The International Space Station (ISS) stands as humanity's largest orbital object, with approximate dimensions of 100 x 73 meters. Orbiting Earth at an altitude of around 400 kilometers and at a speed of 28,000 km/h, it completes an orbit around our planet every 95 minutes. Currently, six astronauts from different countries reside and work aboard the ISS, conducting research and experiments in microgravity.

From our perspective on Earth, we occasionally witness the ISS crossing in front of the sun or the moon, a phenomenon known as a "transit." Photographing these transits demands immense patience, as favorable opportunities to capture the ISS with the utmost detail arise only a few times a year.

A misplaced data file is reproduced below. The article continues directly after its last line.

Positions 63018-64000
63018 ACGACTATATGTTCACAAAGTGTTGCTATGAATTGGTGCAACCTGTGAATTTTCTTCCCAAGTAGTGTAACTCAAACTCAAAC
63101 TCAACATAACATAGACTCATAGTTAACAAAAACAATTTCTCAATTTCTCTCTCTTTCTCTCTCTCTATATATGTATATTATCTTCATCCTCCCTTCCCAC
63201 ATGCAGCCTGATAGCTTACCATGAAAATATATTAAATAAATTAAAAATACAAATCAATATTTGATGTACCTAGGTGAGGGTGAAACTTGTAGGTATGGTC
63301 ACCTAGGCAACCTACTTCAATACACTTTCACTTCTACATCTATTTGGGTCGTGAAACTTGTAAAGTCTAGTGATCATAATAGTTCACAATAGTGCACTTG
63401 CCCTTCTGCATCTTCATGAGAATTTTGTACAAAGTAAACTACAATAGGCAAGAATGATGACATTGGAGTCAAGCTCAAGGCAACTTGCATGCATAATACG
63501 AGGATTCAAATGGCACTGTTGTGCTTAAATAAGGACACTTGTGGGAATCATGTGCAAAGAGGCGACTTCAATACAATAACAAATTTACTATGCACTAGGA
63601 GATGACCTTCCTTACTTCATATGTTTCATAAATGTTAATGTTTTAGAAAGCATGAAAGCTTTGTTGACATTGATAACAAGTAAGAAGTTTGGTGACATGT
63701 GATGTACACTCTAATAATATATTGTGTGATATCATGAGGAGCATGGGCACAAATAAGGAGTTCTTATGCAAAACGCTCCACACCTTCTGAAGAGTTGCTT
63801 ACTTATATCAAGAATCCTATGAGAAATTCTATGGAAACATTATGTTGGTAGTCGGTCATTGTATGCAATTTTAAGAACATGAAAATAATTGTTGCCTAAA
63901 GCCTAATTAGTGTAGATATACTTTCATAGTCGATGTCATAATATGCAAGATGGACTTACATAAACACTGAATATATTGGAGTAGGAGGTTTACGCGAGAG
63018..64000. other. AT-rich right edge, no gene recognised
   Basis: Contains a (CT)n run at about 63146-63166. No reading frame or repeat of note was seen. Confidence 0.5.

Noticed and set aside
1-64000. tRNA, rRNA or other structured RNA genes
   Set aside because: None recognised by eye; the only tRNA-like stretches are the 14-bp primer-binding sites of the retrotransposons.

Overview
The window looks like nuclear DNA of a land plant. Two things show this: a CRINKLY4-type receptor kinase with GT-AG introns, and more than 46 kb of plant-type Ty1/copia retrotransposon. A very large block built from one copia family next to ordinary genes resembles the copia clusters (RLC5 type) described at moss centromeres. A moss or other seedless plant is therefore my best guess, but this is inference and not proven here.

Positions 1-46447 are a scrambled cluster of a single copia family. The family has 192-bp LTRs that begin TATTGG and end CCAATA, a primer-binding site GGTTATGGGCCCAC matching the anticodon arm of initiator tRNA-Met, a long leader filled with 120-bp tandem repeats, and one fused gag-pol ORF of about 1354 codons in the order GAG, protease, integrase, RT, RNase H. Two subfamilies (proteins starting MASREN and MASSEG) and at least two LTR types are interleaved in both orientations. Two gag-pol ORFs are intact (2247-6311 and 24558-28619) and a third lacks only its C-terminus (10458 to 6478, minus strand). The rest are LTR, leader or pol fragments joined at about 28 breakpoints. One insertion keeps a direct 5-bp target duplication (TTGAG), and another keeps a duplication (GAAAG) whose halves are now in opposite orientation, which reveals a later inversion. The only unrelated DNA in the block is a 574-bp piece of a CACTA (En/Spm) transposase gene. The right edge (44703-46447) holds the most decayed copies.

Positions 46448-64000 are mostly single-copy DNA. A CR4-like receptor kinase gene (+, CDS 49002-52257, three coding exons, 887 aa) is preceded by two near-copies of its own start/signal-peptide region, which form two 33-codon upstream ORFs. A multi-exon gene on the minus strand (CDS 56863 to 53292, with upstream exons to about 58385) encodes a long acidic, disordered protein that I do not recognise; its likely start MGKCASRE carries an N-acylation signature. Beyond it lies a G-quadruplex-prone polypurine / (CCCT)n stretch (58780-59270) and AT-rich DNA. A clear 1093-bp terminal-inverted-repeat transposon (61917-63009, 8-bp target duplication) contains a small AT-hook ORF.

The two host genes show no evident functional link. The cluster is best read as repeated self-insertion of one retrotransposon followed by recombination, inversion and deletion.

In addition to the scarcity of these opportunities, favorable weather conditions are required. Given that the visibility zone spans only about 5 kilometers in width, positioning oneself at the center of this path is crucial to capture the ISS in all its glory. This often entails traveling to specific locations conducive to equipment setup, waiting for the precise moment to capture the perfect image. These transits typically last only a fraction of a second, leaving no room for errors in timing or execution.